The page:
What Do the Numbers on Binoculars Mean? Complete Guide 2023

By Richard

The important question that a seller asks is what configuration of binoculars you need. How will you answer if you don’t know what do the numbers on binoculars mean?

It is very important to know the number that explains the functionality and specification of binoculars. Only those who used binoculars at some stage of their lives know the meanings of numbers present on binoculars.  In this guide, we will provide you with in-depth knowledge about numbers and specifications present or written on the binoculars.

The brief model number written on the box of binoculars mainly represents magnification and objective lenses. The first number before X is used to display the magnification strength whereas the second number that comes after X represents the diameter of the objective lens. For example, in 10X42 binoculars 10 is magnification power and 42 is the diameter of the objective lens which is measured in millimeters.

This question needs an answer in detail so let’s dive deeper to get in-depth details about the number and specification of binoculars.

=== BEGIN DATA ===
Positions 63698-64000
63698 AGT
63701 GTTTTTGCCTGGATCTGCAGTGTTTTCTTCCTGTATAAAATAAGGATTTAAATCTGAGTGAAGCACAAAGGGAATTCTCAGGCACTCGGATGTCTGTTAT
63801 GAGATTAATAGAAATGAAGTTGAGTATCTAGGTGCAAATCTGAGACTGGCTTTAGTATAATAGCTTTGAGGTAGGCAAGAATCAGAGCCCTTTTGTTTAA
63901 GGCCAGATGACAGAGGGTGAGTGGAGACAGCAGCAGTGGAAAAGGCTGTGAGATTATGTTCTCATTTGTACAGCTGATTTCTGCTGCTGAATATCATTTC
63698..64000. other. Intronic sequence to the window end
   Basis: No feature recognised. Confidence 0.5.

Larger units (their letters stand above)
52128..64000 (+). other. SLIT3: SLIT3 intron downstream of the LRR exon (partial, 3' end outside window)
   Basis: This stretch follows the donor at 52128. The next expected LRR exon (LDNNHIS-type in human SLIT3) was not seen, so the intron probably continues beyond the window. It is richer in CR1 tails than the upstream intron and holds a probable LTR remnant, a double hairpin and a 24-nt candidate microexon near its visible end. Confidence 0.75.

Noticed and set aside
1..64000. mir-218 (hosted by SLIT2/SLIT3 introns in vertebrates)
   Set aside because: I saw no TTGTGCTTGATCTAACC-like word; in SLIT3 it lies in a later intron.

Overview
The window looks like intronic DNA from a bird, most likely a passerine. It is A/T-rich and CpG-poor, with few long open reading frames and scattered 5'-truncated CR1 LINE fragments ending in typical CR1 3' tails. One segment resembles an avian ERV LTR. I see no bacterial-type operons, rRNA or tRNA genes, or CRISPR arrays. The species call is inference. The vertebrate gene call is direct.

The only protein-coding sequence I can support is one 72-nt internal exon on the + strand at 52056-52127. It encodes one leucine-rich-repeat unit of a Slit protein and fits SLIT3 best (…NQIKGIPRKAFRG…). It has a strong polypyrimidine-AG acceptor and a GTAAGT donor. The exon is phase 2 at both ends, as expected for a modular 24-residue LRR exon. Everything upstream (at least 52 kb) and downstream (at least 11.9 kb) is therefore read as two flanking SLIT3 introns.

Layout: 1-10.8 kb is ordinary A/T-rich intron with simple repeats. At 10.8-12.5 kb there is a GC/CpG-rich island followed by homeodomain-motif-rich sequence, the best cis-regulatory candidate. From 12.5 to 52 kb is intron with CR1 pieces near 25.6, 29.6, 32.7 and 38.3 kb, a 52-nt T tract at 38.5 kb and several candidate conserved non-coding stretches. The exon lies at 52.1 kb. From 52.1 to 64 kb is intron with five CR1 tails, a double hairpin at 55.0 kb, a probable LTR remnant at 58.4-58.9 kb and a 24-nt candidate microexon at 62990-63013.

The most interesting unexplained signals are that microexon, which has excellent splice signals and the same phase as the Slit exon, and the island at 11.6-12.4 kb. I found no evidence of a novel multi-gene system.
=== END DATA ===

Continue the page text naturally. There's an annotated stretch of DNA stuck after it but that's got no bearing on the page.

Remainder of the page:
Related article: 10X50 vs 20X50 Binoculars

Basic Knowledge About What the Number and Specification of Binoculars Mean

Before going deeper and understanding the specification and numbers o of binoculars, it is important to get the basic knowledge of numbers that are very important in showcasing the specifications of binoculars.

The main specification of binoculars depends on two numbers separated by X. For example 10X42 binoculars. 10 represents the power of magnification which means how magnified an image binoculars give to the users. The bigger the magnification number, the more magnified images will be shown to the users.

The magnification differnce between 8x and 10x binoculars
The magnification difference between 8x and 10x binoculars

The picture given above shows the comparison of two magnification powers (8x and 10x). The elephant appears less amplified with 8x magnification than at 10x magnification.

Objective Lens

The second number in the specification represents the diameter of the objective lens. It is usually measured in millimeters and is considered a vital part of binoculars. The major function of objective lenses is to capture the light and show a brighter image. Different sizes of objective lenses are available in the market.